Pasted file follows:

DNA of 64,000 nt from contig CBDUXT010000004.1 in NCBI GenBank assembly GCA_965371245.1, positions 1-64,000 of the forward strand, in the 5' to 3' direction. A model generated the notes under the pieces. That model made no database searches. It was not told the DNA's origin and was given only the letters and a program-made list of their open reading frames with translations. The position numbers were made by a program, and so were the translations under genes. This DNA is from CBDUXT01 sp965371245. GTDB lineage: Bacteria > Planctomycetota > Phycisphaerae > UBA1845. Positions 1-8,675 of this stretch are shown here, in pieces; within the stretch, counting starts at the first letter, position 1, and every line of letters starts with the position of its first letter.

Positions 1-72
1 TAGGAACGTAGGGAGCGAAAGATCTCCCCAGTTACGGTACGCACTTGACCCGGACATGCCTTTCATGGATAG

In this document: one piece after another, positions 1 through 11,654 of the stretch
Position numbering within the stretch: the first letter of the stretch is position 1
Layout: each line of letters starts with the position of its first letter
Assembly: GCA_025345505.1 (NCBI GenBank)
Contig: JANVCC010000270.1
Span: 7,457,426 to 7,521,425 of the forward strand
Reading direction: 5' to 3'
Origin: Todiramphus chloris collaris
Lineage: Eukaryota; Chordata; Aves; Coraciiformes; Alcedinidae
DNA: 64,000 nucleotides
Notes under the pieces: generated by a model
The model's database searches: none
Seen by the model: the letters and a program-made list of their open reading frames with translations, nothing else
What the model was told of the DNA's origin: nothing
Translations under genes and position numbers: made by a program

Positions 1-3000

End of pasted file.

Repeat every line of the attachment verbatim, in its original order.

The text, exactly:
DNA of 64,000 nt from contig CBDUXT010000004.1 in NCBI GenBank assembly GCA_965371245.1, positions 1-64,000 of the forward strand, in the 5' to 3' direction. A model generated the notes under the pieces. That model made no database searches. It was not told the DNA's origin and was given only the letters and a program-made list of their open reading frames with translations. The position numbers were made by a program, and so were the translations under genes. This DNA is from CBDUXT01 sp965371245. GTDB lineage: Bacteria > Planctomycetota > Phycisphaerae > UBA1845. Positions 1-8,675 of this stretch are shown here, in pieces; within the stretch, counting starts at the first letter, position 1, and every line of letters starts with the position of its first letter.

Positions 1-72
1 TAGGAACGTAGGGAGCGAAAGATCTCCCCAGTTACGGTACGCACTTGACCCGGACATGCCTTTCATGGATAG

In this document: one piece after another, positions 1 through 11,654 of the stretch
Position numbering within the stretch: the first letter of the stretch is position 1
Layout: each line of letters starts with the position of its first letter
Assembly: GCA_025345505.1 (NCBI GenBank)
Contig: JANVCC010000270.1
Span: 7,457,426 to 7,521,425 of the forward strand
Reading direction: 5' to 3'
Origin: Todiramphus chloris collaris
Lineage: Eukaryota; Chordata; Aves; Coraciiformes; Alcedinidae
DNA: 64,000 nucleotides
Notes under the pieces: generated by a model
The model's database searches: none
Seen by the model: the letters and a program-made list of their open reading frames with translations, nothing else
What the model was told of the DNA's origin: nothing
Translations under genes and position numbers: made by a program

Positions 1-3000